But will the figure be seen as small considering the size of Riot as a company?
Riot Games will offer a compensation pot of up to $10 million as part of a settlement for women who have worked at the company over the past five years stemming from a class-action lawsuit, documents from the suit revealed on Monday.
The settlement from the case, which began in November of last year but was settled back in August, will see Riot pay roughly 1,000 workers who self-identify as female from the five-year period between 2014 and the time the settlement was made.
It is worth noting, however, that staff at Riot will be paid depending on how long their tenure has been at the company, and that full-time staff will be paid more than contractors who are eligible to a sum of the settlement. Additionally, the settlement itself still needs to be approved by the court.
“We’re pleased to have a proposed settlement to fully resolve the class action lawsuit,” Riot Games said in a statement to the LA Times. “The settlement is another important step forward, and demonstrates our commitment to living up to our values and to making Riot an inclusive environment for the industry’s best talent.”
The lawsuit followed up the dramatic report from Kotaku in August of last year that revealed the League of Legends developer’s “bro culture”, sexism, pay inequality and more. Riot has made efforts following the story to better improve its diversity and inclusivity policies (albeit with some pushback on how to implement it) and take on the culture the company was known for, although one Riot source told GameDaily back in March that it was “teaching [employees] how to not get caught better.”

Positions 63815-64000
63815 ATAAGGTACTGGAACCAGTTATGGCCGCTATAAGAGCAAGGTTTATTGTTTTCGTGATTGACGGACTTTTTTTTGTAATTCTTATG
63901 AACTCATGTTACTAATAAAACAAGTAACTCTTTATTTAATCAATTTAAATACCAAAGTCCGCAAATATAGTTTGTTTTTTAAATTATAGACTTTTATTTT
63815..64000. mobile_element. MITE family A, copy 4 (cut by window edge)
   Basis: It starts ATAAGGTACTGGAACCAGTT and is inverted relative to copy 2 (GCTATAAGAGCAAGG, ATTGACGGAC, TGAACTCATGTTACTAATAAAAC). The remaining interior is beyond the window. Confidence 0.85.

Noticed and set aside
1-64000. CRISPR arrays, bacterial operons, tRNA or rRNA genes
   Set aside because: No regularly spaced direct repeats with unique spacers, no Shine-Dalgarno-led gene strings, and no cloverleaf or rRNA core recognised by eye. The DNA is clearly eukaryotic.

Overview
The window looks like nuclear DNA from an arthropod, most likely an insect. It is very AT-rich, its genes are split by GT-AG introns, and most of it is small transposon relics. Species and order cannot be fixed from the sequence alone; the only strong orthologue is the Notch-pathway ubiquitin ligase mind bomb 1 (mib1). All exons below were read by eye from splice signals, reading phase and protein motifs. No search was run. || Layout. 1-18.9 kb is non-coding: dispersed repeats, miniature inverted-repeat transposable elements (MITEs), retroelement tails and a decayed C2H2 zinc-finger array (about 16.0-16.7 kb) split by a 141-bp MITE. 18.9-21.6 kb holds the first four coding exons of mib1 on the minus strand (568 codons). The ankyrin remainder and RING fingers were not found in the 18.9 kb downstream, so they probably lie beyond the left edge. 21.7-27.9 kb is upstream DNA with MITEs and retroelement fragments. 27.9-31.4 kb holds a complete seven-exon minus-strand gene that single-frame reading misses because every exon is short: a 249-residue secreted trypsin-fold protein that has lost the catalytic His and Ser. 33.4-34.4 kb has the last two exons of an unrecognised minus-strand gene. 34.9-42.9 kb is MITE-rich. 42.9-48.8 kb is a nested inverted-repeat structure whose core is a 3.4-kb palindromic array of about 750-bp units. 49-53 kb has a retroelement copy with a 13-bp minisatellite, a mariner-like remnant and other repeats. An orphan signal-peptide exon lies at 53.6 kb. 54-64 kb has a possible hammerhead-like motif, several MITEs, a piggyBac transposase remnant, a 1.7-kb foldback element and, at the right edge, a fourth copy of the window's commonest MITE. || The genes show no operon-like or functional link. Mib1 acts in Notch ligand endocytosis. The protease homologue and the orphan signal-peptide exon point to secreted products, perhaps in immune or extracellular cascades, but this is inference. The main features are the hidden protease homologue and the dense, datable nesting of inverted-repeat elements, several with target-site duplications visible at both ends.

But a while payout of any kind could be considered a worthwhile win, Riot is a massive company with offices across the world, is owned by Chinese media conglomerate Tencent, and last year generated $1.4 billion in revenue from League of Legends, according to data from analyst firm SuperData. Simply put, is $10 million a paltry amount considering the amount of revenue generated for LoL in 2018?
“I do think the settlement is likely to be deemed small by those considering the allegations against the company, but it seems to be within a standard range from my limited experience in dealing with such issues," Richard Hoeg, attorney with Hoeg Law, remarked to GameDaily. “As with all things it’s largely a function of what the offers were and how much it would have cost the plaintiffs to try to get more.”
Riot, by all accounts, could end up considering this a fresh start as it begins to turn a corner on all this and look to what it's got coming in the future, including a not so heavy reliance on just League of Legends. But the proof is in the pudding in terms of its future actions on D&I, tackling sexism, and more in efforts to prove it is a more inclusive company than it was before.
Seeing is believing, and no amount of new games in the works from Riot will hide that.
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